Tens of thousands gather at Ala Moana for Lantern Floating Hawaii


The 19th annual Lantern Floating Hawaii ceremony has once again brought tens of thousands of people together to honor loved ones who have died.

For many, it’s a chance to find peace and solace amid tragedy on this Memorial Day.

There will be a pre-ceremony performance by Shinnyo Taiko before the ceremony officially begins at 6:30 p.m. It lasts for about an hour.

There were already thousands of people who put up tents and waited in line for a lantern Monday morning. The line for lanterns wrapped around the park with an average wait time of less than an hour.

But even before the lanterns were lit, some already made connections.

“Everyone in line is really sweet. You have nice conversations with people talking about why they are here and why it’s important to them,” said participant David Mulinix.

“There’s different stories, but we all share that similar struggle, similar hope, and that’s the nice part. It still pulls people together,” said Shinnyo-en practitioner Justin Goshi.

That empathy is why Joanna Lands is volunteering for the first time. Lands’ husband passed away seven years ago, and while she lives in Texas, she flies to Hawaii every year to light a lantern.

“I know how I felt the first year and trying to get over the emotions of doing that. Now that it’s my sixth year, I have that feeling of celebration rather than that sadness, so I can give to people that come in teary-eyed and all that, I can empathize with that and I can talk with other people,” said Lands.

For some, there’s an inexplicable peace that washes over them when they release their lanterns into the water.

“My son passed away in 2006 and we’ve been coming since 2008, when we first came,” said participant Mary Jo Kapahu. “It helps us remember that there are other people that are mourning the loss of loved ones and that our loved ones aren’t alone.”

The lantern floating draws a crowd of more than 50,000. This year there are more than 7,000 lanterns, about a thousand more than last year.

“Every year we end up running out of lanterns, and it’s such a wonderful event for people who want to be a part of it that we wanted to even make more available so more people can share in this kind of experience,” said Goshi.

Many say it’s worth being a part of that experience.

“When you are on that beach and you have all these people, that tens of thousands, it is so quiet and everybody is so respectful and have so much love for each other. I wish we could bottle that and sprinkle it around the world,” said Lands.

One of people at the annual lantern floating ceremony was Marissa Brown. Brown lost her husband Army Sgt. 1st class Allan Brown in December. Monday night she floated a lantern in his honor. “It just feels like a moment of release this is the first time I’m actually letting him go and I feel like I’ve done my duty and I’m taking him home.”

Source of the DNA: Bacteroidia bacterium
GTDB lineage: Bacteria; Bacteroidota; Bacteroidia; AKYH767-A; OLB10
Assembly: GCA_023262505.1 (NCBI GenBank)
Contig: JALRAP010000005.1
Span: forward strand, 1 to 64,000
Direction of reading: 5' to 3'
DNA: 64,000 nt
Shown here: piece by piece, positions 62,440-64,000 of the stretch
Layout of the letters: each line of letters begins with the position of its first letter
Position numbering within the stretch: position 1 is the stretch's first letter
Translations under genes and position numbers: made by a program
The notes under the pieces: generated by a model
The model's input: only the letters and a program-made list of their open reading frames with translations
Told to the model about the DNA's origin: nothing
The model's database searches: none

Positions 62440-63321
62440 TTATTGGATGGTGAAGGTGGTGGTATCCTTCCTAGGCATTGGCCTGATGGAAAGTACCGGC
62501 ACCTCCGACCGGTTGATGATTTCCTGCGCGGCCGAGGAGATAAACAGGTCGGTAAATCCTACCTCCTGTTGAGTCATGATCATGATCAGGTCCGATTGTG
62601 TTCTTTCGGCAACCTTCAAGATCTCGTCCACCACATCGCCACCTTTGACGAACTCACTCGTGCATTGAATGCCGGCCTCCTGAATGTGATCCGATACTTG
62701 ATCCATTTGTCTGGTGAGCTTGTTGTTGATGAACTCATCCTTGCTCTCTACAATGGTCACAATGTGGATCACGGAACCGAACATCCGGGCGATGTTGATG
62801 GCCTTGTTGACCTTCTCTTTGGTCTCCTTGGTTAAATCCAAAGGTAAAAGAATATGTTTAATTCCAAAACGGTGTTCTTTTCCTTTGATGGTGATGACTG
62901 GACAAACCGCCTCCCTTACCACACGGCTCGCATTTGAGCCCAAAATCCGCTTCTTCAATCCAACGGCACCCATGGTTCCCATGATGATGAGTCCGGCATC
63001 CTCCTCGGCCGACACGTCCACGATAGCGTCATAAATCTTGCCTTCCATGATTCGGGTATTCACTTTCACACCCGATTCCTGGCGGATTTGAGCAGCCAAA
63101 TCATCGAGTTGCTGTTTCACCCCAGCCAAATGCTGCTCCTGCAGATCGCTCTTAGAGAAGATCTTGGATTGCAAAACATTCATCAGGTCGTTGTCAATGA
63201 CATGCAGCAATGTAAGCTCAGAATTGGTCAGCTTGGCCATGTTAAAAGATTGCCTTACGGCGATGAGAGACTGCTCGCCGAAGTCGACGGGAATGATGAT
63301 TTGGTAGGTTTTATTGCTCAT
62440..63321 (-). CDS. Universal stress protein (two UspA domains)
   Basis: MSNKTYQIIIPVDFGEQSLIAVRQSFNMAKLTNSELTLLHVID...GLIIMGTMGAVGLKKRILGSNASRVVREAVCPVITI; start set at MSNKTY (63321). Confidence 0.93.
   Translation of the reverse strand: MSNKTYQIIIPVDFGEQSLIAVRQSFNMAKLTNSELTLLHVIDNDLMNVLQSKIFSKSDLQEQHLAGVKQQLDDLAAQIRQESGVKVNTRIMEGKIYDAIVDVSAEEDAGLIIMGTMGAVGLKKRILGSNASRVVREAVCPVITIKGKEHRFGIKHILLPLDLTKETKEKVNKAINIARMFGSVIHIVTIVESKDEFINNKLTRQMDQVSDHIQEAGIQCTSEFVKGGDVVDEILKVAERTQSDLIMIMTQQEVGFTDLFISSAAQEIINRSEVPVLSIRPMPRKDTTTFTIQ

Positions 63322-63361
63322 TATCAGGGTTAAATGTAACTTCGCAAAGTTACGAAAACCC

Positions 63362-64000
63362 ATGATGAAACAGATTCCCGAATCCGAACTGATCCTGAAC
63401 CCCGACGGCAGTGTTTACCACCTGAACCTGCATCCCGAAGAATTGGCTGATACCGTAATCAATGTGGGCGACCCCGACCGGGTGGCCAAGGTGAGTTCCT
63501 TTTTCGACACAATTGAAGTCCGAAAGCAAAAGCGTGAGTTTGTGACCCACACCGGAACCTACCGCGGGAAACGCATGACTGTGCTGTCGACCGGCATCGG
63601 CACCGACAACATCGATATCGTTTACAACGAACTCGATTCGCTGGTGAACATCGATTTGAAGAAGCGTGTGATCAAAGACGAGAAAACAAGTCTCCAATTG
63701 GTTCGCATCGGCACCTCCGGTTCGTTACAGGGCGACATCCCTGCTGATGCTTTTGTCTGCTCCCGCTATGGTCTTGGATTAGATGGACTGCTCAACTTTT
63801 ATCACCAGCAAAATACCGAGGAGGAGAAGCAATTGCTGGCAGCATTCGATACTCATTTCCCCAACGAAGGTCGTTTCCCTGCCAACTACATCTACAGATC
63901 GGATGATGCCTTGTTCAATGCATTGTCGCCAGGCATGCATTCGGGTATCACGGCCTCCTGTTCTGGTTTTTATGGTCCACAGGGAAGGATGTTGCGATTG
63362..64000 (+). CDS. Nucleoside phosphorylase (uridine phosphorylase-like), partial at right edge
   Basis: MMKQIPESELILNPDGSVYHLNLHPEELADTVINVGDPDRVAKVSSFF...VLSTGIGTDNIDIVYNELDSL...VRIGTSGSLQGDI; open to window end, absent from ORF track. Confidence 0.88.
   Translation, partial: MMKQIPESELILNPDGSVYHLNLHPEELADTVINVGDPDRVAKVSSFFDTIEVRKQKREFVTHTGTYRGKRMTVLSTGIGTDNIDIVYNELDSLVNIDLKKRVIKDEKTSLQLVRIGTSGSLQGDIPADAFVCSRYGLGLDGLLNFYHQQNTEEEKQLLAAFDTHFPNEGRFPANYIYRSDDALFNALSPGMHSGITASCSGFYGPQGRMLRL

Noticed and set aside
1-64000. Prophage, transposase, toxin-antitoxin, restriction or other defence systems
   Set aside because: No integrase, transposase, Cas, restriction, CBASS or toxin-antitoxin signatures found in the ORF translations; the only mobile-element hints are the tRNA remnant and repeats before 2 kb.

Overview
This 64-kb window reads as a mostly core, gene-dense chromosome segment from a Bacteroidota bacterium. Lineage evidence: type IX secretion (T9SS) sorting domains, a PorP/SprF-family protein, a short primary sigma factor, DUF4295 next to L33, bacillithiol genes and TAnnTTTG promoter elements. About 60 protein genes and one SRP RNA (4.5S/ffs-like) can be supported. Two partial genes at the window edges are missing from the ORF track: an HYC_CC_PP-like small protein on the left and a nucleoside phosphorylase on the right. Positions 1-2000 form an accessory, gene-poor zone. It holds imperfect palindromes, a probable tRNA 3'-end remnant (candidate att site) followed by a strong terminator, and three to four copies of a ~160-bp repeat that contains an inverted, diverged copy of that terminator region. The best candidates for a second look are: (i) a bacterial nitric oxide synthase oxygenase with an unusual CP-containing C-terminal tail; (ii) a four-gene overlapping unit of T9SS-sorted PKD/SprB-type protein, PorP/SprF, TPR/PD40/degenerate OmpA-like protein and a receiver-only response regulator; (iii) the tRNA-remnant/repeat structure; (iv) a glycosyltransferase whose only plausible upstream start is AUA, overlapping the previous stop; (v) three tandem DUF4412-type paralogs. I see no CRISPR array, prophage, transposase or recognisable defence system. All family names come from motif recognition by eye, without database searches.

Brown was joined by a friend of her late husband, and a fellow soldier, Ryan Brown. He came to the ceremony to join Marisa Brown and her family in floating a lantern with words of remembrance. “He was just a great individual. I think sometimes with Memorial Day we think it’s just a holiday about barbecues going to beach. But it’s individuals like Sergeant Brown is what this day is all about.”

As the night fell thousands of lantern dotted the calm water at Ala Moana Beach park, one of those lanterns belonging to Charlie Casados, who lost his father and little sister in 2011. “I want to live their part in life and they are not here. But there’s a pain deep down inside me that never goes away, and to come to an event like this, it relieves some of the pain.”

Every lantern on the water had a message written on it. Casados shared his tonight. “I’ll keep doing my best out in this world and hopefully one day we can meet again.”

Traffic restrictions

The following traffic changes will be in effect surrounding and at Ala Moana Regional Park:

  • The parking lot at Magic Island will be closed to the public on Monday, May 29, from 4 a.m.-10 p.m.
  • Ala Moana Boulevard (Waikiki-bound), from Piikoi Street to Atkinson Drive, will be designated a “no parking, tow away” zone on Monday, May 29, from 4:30 a.m.-10 p.m.
  • In the event of a gridlock within the park, the Atkinson Drive and Kamakee Street entrances will have limited access into the park and will be monitored by the Honolulu Police Department.
  • At the end of the ceremony (around 7:30 p.m.), the Honolulu Police Department will provide traffic assistance for the public crossing along Ala Moana Boulevard and at the Atkinson Drive intersection.

Click here for more information.

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